I certainly don't sit down and plan a book out before I write it. There's a phrase I use called "The Valley Full of Clouds." Writing a novel is as if you are going off on a journey across a valley. The valley is full of mist, but you can see the top of a tree here and the top of another tree over there. And with any luck you can see the other side of the valley. But you cannot see down into the mist. Nevertheless, you head for the first tree.
Now, seeing the other side of the valley has its advantages. You don't have to ramble around, this way and that, grabbing things at random and tossing them in, in hopes that something interesting will turn up that might, somehow, lead somewhere like a resolution, and then go clean up the traces, which, as J.R.R. Tolkien proved in The Lord of the Rings (and still more, in my opinion, in The Hobbit) can be quite difficult, especially when they have wormed their way into the structure so somethings can only be removed in half, and the other half carefully nursed into a different place in the plot. You don't have wonder what the conflict will be -- it will be the forces that collide at the other side.
But not seeing the other side of the valley has its advantages. Especially if you want part of the characters' problems to be that they are perplexed and do not know which way to go. So important for producing anagnorisis (discovery), and its consequent peripeteia (reversal of fortune) -- things the virtues of which were clear so early in the beginning of literary criticism that the terms are still Greek.
I see this the worst in SF short stories about unraveling a mystery. Frequently, the characters pile hypotheses on hypotheses, never testing, never coming up with alternatives, until they reached the author's explanation for the marvel. The author knew what the solution was and did not sufficiently project himself back into the necessary ignorance of the characters. But part of that is that the discovery is so crucial to the story. In other tales, where it is not central, it can still be damaging. If my memory of The Return of the Shadow is right, Tolkien sent the Fellowship up in the mountains to try the pass before he had them fail, and turn to Moria. It's hard to remember that if you have decided the successful route, that your characters probably ought to at least argue about the point, and perhaps even try a different route, only to fail, before they take it. Adds conflict. Because while knowing what collides at the end is only half of it. You have to make them convincing forces, and knowing which one won, as you often do, you have to resist and make it clear that the ending is in doubt. You can't use the first thinig that comes to mind, the victory of the one you know will prove stronger in the end.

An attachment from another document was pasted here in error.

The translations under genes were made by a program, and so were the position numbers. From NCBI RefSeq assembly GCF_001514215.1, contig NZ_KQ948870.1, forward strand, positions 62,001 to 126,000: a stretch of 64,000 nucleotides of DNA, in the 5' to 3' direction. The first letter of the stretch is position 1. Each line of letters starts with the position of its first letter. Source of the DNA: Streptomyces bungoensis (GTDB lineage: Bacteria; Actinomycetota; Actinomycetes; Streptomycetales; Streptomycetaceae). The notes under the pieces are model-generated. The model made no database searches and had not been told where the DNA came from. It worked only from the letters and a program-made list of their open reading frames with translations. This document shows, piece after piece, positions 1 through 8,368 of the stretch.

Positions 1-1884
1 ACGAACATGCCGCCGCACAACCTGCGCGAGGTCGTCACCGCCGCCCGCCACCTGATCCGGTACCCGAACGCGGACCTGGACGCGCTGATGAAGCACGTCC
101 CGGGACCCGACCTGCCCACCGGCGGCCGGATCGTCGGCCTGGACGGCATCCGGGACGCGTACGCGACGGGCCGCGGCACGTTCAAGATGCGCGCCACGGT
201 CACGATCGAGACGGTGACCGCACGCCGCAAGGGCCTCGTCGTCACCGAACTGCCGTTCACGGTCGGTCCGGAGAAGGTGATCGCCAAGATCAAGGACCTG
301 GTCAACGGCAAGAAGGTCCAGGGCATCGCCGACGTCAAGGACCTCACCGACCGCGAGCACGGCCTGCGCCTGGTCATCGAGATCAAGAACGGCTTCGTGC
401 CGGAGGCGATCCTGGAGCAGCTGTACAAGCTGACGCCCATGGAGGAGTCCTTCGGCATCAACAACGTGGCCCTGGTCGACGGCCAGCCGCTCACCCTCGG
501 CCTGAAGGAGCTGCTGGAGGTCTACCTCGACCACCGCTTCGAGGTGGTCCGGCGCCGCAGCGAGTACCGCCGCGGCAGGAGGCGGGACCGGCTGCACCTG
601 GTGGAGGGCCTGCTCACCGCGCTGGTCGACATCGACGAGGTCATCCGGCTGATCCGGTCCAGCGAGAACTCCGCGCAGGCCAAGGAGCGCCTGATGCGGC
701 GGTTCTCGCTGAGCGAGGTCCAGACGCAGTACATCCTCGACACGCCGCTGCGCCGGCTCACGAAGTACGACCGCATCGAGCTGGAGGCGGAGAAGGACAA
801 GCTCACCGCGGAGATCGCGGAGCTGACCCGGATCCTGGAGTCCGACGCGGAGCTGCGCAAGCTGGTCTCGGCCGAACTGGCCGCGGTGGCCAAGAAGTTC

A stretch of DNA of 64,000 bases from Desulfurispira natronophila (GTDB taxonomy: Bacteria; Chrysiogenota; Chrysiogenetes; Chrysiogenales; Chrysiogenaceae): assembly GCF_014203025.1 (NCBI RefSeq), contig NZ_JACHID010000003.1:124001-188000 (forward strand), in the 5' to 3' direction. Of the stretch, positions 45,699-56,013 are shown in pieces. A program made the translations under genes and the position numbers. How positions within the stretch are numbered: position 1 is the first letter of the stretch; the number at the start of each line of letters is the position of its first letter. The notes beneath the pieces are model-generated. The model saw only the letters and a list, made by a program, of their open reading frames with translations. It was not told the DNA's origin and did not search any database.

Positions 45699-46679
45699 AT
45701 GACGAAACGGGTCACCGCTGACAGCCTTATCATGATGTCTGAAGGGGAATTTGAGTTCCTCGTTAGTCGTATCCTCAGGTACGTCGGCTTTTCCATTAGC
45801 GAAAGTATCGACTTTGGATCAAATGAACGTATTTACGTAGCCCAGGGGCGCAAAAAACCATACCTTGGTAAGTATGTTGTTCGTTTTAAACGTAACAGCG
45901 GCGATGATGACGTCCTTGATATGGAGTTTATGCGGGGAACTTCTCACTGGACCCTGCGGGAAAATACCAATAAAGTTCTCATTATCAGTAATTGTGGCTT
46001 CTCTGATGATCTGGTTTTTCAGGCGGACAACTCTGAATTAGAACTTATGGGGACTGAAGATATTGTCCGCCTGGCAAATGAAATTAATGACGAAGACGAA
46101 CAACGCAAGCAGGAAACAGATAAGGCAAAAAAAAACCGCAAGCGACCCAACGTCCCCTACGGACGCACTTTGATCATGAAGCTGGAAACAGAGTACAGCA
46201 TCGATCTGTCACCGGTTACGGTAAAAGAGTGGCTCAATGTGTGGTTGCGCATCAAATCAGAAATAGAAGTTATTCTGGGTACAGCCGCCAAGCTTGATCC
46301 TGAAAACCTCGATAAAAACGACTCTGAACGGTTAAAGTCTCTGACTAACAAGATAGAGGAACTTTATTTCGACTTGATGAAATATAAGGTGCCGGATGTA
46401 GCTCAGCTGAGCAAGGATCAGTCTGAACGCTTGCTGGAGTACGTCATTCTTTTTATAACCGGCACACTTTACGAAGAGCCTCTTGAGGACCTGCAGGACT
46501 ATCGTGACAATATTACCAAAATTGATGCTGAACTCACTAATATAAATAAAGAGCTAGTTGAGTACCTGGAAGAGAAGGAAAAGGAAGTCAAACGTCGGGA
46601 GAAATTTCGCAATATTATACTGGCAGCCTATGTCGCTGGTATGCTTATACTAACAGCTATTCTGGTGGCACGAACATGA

Sometimes, of course, you have to overturn your assumption that you did see to the other side of the valley, because a bright idea turns everything upside down. But it can be a problem short of that.